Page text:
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Abstract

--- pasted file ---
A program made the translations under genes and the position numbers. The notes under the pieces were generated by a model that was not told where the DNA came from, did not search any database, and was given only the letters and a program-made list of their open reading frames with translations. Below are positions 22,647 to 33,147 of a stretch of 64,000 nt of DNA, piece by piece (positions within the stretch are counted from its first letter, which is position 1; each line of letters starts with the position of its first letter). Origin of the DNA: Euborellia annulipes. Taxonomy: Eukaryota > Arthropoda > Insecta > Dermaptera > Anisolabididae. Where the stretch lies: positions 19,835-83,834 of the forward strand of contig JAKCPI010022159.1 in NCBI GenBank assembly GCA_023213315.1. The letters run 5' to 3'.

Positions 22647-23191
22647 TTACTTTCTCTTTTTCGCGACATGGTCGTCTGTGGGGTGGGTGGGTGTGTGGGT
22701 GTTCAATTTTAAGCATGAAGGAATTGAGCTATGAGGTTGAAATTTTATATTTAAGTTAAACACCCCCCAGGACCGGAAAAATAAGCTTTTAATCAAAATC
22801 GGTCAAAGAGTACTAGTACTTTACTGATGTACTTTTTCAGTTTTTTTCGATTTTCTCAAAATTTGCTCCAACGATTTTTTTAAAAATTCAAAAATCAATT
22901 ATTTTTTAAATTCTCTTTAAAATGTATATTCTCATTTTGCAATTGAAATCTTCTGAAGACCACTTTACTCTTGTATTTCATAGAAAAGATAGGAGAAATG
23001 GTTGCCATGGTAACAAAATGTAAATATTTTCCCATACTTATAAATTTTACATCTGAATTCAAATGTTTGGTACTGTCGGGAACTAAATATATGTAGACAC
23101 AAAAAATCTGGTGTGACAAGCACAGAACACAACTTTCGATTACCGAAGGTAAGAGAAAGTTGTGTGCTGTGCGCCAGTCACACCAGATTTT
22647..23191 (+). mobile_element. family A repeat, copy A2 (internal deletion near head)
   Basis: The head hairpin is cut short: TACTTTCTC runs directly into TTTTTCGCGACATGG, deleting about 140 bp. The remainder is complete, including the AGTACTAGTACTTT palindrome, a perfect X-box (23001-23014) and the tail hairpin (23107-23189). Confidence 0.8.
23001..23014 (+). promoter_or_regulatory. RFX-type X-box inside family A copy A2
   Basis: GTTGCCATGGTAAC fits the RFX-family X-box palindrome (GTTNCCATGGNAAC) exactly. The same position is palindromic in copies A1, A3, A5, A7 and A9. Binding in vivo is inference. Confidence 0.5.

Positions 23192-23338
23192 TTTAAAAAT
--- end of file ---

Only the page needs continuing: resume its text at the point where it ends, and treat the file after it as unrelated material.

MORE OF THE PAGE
This article examines a particular type of public–private partnership (PPP) that is rarely studied in comparative educational policy studies: one in which a government funds privately run international schools. The aim of this PPP is to enrich and thereby improve the regular curriculum or to the quality of education in public schools. As the exponential growth of International Baccalaureate (IB) illustrates, such forms of PPP have increased significantly over the past few years. The authors show that transnational accreditation holds a special appeal for the middle class that is committed to cosmopolitanism, international mobility, and global citizenship. However, international standards schools such as IB are not alone with advancing a transnational accreditation of their educational programmes. Symbolically, Programme in International Student Assessment also provides a transnational accreditation, albeit not on individual education programmes but rather on entire educational systems. The article examines the reasons for the popularity of this type of PPP, analyses the interaction between the private and public education sectors, and investigates how governments explain, and what they expect from, the close cooperation with private education providers.

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